Scientists from the San Diego Zoo Wildlife Alliance and the University of California, Santa Cruz have developed a ground-breaking method to predict what mammal species are most at risk of extinction. After studying 240 mammal species, including humans, the team found that by analysing genomic information that reflects the species’ history over millions of years, rapid and cost-effective conservation risk assessments can be made even with limited knowledge of the animal’s behaviour and life history.
The research, which is part of the Zoonomia Consortium project, involved over 150 people worldwide and is the largest of its kind. These findings, published in a special issue of the journal Science, could change how conservation actions and resources are allocated to help protect endangered wildlife.
The study also revealed that species with smaller historical populations are at greater risk of extinction as they have a higher burden of damaging mutations, emphasising the relevance of long-term demographic statistics to conservation efforts today. Biology experts agree that the findings could change how conservation actions and resources are allocated to help save endangered wildlife.
“Our rapidly changing world threatens animal and plant species worldwide – but the use of genomics in conservation is a massive, underappreciated opportunity to protect them,” said Oliver Ryder, PhD, the Kleberg Endowed Director of Conservation Genetics at San Diego Zoo Wildlife Alliance and co-senior author of the paper.
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“We are in an unprecedented era of discovery – a whole new way of seeing the world. We’ve long thought this potential existed, but it’s profound to see it crystallize into a catalyst that will help conservationists make crucial decisions that may save the world as we know it.”
Massive biodiversity loss
The rapid loss of biodiversity on our planet puts tens of thousands of species at risk of extinction, but determining which species require urgent conservation efforts is a costly and time-consuming process. This challenge is compounded by the lack of information available for thousands of species, making it difficult to allocate limited conservation resources to those closest to the brink.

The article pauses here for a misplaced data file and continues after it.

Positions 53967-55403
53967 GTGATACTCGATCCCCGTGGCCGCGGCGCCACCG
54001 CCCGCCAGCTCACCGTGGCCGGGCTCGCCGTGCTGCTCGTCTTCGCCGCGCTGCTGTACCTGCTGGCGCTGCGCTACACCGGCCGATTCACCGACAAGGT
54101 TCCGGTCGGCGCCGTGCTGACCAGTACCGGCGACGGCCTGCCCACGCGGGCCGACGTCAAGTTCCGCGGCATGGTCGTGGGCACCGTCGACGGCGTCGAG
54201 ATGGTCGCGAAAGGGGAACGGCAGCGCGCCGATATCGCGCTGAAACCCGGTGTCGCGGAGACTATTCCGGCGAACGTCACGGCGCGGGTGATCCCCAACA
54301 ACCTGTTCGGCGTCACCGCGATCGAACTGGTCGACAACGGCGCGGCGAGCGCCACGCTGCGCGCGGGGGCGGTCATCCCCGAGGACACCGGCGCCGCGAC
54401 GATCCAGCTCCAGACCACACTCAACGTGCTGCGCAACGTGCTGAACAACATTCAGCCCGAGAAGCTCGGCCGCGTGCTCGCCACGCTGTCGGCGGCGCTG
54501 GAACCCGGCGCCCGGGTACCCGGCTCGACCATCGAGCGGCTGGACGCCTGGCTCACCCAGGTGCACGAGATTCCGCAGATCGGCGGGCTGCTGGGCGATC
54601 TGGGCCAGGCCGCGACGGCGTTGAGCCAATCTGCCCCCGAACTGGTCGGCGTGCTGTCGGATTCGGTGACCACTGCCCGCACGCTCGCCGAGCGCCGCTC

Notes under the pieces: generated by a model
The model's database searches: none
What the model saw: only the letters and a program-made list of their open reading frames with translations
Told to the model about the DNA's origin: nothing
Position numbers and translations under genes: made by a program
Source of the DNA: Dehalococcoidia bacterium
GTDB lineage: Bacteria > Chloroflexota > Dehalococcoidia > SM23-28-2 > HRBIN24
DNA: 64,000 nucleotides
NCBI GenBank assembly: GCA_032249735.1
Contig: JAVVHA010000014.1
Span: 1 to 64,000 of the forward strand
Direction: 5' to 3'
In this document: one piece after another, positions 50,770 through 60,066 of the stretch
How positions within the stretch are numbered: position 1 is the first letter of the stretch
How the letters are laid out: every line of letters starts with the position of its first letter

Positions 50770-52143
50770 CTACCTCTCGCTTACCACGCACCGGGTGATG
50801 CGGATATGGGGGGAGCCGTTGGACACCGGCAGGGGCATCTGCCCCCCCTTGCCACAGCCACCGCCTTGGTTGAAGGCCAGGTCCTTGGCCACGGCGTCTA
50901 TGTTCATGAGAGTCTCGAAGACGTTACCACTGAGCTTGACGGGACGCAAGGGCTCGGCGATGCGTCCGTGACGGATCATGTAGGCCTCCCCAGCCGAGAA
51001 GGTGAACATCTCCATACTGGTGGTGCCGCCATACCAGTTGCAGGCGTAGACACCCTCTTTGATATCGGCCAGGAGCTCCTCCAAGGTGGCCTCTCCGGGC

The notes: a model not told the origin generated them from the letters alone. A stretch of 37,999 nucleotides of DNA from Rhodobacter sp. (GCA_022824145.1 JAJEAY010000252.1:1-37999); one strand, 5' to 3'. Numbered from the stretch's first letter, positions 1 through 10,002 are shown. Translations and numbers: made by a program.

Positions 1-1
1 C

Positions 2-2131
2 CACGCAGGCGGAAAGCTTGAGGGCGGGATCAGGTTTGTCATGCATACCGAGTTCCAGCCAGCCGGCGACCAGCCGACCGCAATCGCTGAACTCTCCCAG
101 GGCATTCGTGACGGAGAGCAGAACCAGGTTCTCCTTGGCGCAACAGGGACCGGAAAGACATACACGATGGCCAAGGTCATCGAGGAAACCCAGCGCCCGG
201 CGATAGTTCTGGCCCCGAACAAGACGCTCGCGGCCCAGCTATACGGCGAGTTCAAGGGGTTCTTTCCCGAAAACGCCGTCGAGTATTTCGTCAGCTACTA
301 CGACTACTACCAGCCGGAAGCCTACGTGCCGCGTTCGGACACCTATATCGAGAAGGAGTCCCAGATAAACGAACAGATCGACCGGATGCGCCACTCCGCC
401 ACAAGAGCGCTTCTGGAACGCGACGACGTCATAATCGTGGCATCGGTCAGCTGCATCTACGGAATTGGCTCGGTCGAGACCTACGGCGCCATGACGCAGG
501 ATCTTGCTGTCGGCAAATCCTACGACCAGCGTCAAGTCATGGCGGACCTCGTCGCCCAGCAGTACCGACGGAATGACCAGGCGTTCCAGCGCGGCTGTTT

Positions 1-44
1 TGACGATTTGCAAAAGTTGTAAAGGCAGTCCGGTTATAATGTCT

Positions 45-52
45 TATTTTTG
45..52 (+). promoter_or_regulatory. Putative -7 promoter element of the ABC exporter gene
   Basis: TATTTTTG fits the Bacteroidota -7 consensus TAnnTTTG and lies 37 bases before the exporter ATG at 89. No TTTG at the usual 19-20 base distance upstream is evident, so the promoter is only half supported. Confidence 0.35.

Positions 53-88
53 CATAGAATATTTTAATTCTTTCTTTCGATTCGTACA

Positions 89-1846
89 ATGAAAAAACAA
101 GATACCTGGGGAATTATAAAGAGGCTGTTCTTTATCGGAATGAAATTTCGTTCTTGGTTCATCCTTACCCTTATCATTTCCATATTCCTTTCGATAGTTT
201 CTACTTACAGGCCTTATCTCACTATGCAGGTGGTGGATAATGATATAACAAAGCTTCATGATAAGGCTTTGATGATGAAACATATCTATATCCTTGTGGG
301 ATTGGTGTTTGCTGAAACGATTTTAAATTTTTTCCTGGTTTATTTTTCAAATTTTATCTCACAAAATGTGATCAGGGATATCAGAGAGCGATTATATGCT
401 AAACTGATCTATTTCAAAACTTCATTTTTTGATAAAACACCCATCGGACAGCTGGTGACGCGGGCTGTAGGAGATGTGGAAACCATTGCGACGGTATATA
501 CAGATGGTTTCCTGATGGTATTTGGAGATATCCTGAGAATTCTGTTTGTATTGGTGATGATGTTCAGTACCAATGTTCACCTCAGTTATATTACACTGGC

Fortunately, researchers have turned to genomic research to develop models that can quickly differentiate between threatened and non-threatened species based on factors such as demography, diversity, and mutations affecting fitness. As more genomes are sequenced, these models will continue to improve, allowing for more effective assessments of extinction risk and identification of species most in need of conservation support.
To demonstrate the effectiveness of these genomic risk assessment models, scientists used them to evaluate three “data-deficient” species lacking information on their threatened status. The results demonstrate that even genomic data from a single individual can provide immediate, actionable guidance for designing conservation strategies and directing limited resources to where they will have the greatest impact.
This research marks a significant step forward in efforts to protect endangered species and highlights the transformative potential of genomic information in conservation.
The San Diego Zoo Wildlife Alliance
The Frozen Zoo, also known as the Wildlife Biodiversity Bank, is the largest genetic material repository of its kind in the world. It has provided many genetic samples, including those of endangered and threatened species, for DNA analyses conducted by more than 50 institutions worldwide as part of the Zoonomia Consortium. The Frozen Zoo contains viable cell cultures and reproductive material from around 10,000 animals, representing over 1,100 species and subspecies, and is run by the San Diego Zoo Wildlife Alliance.
Leading the Zoonomia Consortium are Elinor Karlsson, PhD, director of the vertebrate genomics group at the Broad Institute of MIT and Harvard, and Kerstin Lindblad-Toh, PhD, scientific director of vertebrate genomics at the same institute and a professor of comparative genomics at Uppsala University.
The Science series papers also highlight how comparative genomics can provide insight into how some species achieve remarkable feats and improve our understanding of functional parts of the genome and how they influence health and disease. The research also identified the genetic basis for unique mammalian traits, such as the ability to detect faint odours from miles away.
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Recent advances in genetic sequencing technology have made genomics more cost-effective and accessible. This means that it can become a more potent tool for conservation biologists. By using genomics to identify species at high risk of extinction and comprehend the genetic basis of rare traits, scientists can take targeted conservation actions to prevent further biodiversity loss.
The San Diego Zoo Wildlife Alliance and the University of California, Santa Cruz’s research highlights the potential of genomics to transform our understanding of the natural world and support conservation efforts. Innovative approaches to conservation are urgently needed to address the planet’s unprecedented rate of biodiversity loss. The use of genomics to identify endangered species and target conservation efforts could be a game-changer in the struggle to protect endangered wildlife and conserve biodiversity for future generations.